So what’s wrong with carrying out the will of the voters? Shouldn’t we commend politicians on the rare occasions they meet their promises?

Skelton has been writing on state politics for 50 years. So he surely remembers the atmosphere in the state when Proposition 13 passed in 1978. Brown surely does, too. Brown originally opposed Prop. 13, but when it passed in the June primary, embraced it in time for is November re-election bid. Brown even called himself a “born again tax cutter.”

And Brown also remembers how his former chief-of-staff, Gray Davis, was recalled as governor in 2003 to a great extent because Davis increased the car tax.

Brown knows that, even if he somehow cajoled enough Republicans into joining a two-thirds supermajority in the Legislature to pass a tax increase, he would generate rage among the masses, maybe even a recall drive.

Moroever, at this late date, a tax increase would hammer the state economy, putting more Californians out of work. Then hundreds of thousands more people would use the welfare services whose cuts Skelton is decrying, making welfare department budgets even worse.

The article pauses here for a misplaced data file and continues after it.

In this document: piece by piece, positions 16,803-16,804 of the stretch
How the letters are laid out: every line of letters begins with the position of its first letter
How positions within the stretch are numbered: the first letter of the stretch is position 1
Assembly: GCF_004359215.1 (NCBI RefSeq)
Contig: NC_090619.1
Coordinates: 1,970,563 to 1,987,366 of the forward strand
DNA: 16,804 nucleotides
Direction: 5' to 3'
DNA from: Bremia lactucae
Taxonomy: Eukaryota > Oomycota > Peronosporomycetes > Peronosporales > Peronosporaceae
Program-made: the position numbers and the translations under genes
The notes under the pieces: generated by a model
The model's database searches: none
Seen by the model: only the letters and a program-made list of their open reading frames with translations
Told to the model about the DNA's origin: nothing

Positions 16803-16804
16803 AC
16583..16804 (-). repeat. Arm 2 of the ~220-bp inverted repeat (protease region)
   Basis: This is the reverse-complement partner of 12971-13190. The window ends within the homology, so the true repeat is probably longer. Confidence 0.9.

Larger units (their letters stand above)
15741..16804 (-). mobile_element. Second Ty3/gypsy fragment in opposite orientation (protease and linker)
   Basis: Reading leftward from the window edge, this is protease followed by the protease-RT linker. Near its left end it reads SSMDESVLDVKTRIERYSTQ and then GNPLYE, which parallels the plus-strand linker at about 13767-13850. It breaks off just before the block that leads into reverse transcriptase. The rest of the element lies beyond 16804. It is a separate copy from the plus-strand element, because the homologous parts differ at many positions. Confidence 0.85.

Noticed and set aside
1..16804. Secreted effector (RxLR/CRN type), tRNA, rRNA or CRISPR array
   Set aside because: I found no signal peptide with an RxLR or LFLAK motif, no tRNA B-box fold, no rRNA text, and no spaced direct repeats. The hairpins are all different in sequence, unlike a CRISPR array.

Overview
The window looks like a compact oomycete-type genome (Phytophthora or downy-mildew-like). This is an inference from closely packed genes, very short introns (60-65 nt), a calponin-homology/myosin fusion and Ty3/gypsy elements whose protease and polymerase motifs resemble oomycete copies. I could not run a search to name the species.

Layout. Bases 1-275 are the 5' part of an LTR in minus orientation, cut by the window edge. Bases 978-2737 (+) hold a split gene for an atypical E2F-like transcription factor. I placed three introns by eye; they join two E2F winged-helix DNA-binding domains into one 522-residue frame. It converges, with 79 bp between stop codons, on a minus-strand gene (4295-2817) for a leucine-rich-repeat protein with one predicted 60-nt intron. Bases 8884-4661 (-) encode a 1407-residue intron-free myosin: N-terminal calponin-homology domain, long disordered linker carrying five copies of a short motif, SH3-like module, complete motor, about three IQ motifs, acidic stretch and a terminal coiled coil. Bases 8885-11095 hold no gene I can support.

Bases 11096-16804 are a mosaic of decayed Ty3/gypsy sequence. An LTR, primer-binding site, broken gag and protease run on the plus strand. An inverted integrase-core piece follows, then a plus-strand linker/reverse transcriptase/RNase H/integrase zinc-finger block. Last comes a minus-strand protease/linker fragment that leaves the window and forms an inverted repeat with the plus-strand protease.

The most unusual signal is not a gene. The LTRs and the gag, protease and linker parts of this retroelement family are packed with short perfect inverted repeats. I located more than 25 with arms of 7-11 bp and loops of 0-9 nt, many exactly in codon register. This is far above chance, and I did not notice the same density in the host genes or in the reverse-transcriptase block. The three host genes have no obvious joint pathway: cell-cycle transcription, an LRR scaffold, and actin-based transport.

Thanks in part to 50 years of cheerleading by Skelton, California’s government system is top heavy with high taxes, preposterous bureaucracy and mammoth waste. The government-worker unions need to be tamed so that the people, not the unions, again run the state.

But Skelton won’t “man up” and back such reforms. Instead, he takes the easy route of going after the taxpayers that already haven’t gotten out of Dodge, Calif.

 

 

 

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  1. Beelzebub
    Beelzebub 19 April, 2012, 13:06

    There are few real men left in America. The feminization of America started in the 70’s and never looked back. Around the world they call us ‘sissies’ in their respective language. By and large, they are correct too. We have been indocrinated. Look at your average TV commercial and at how men are ridiculed, degraded and made to look like village idiots. I am not complaining either. I am simply telling you what IS. If you understand the purpose behind it all it’s comical. Anyway, that’s your country. Love it or leave it.

    Why is what Skelton says so important? He’s just another bought-off American journalist. Ignore him.